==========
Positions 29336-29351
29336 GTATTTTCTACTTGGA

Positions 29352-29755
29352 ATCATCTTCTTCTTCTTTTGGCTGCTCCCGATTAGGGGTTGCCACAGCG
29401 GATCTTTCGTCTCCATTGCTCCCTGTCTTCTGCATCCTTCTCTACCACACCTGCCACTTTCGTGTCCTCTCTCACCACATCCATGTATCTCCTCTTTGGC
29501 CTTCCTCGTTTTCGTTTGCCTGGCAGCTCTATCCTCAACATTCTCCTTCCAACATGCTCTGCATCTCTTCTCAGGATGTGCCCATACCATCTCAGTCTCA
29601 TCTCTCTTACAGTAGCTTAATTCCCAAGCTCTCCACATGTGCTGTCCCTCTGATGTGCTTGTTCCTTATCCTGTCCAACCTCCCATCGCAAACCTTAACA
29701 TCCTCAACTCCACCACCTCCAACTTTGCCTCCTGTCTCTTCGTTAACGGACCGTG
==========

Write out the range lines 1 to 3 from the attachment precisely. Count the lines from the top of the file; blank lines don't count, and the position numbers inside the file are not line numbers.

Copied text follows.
Positions 29336-29351
29336 GTATTTTCTACTTGGA

Positions 29352-29755